decreasing the pH value in the solutions, the pitting potentials of the stainless steels corresponded to the reduction, although their corrosion potentials did not obviously change. The AISI 316L stainless steel has the higher pitting potential and protection potential than those of the 1Cr18Ni9Ti stainless steel because of its composition with the lower carbon and higher chromium contents, and the other additive alloy elements. For the two c -phase layers on the two stainless steels in the , solutions with pH"7.2 and 5.5, no pitting corrosion was detected due to the transpassivation solution of the passive "lms on the surfaces (Figs. 4 and 5). The c -phase , layer on the two stainless steels possess similar pitting corrosion resistance in the weakly acidic and neutral Ringer's solutions. When the pH value became 3.5, a similar passivation-pitting corrosion transition to those of the two unnitrided stainless steels occurred for the two c -phase layers, however, the high pitting potential is ,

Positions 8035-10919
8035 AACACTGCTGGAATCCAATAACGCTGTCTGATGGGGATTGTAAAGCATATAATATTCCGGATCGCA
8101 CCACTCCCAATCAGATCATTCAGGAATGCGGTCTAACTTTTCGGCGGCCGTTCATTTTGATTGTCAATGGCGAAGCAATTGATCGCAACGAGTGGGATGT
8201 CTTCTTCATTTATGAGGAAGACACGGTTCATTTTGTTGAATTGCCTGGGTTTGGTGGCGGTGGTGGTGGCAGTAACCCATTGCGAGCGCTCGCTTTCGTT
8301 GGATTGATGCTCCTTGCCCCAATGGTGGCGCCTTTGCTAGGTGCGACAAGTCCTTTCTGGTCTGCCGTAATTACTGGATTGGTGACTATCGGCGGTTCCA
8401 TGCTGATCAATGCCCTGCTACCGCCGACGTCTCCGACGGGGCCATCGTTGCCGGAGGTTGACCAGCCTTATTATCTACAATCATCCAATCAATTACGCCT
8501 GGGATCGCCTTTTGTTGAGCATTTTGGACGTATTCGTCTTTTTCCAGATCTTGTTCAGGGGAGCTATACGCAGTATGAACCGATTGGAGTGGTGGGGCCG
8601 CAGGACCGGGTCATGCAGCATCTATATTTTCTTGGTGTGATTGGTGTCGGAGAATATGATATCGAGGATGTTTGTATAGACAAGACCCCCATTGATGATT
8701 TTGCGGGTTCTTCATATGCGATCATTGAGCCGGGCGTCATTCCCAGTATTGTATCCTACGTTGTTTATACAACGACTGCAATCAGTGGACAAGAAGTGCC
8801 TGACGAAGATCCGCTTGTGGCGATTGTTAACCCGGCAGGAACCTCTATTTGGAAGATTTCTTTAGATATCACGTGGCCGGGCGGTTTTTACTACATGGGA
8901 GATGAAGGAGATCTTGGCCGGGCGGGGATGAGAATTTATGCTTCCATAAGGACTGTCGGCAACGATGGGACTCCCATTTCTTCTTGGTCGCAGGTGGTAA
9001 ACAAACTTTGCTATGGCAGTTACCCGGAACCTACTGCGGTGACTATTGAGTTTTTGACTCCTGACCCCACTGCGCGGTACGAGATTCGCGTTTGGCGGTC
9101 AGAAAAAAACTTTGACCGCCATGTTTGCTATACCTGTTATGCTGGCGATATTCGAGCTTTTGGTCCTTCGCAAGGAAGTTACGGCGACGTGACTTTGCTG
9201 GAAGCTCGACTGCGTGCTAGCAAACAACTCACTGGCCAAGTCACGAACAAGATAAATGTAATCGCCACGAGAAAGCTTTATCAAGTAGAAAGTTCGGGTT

Fig. 5. Cyclic potentiodynamic polarization curves from the nitrided 1Cr18Ni9Ti and AISI 316L stainless steels in Ringer's solution with pH "5.5 at 373C.

higher, about 500 and 600 mV, above that of the two original stainless steels, respectively (Fig. 6). The transpassivation solution also appeared before the reversed scanning, the protection potential did not be detected for the c phase layers. Furthermore, the c phase obtained , , on the AISI 316L stainless steel has a high pitting corrosion resistance in comparison to that on the 1Cr18Ni9Ti stainless steel. Though the peak nitrogen concentrations of the two c -phase layers on the two , stainless steels are similar, their pitting corrosion resistance is clearly di!erent in the highly acidic Ringer's solution. This indicates that the composition of the stainless-steel matrix a!ects the pitting corrosion resistance of the c phase in the highly acidic solution, whereas these , e!ects become immaterial in the weakly acidic and neutral solutions.

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Fig. 6. Cyclic potentiodynamic polarization curves from the nitrided 1Cr18Ni9Ti and AISI 316L stainless steels in Ringer's solution with pH"3.5 at 373C.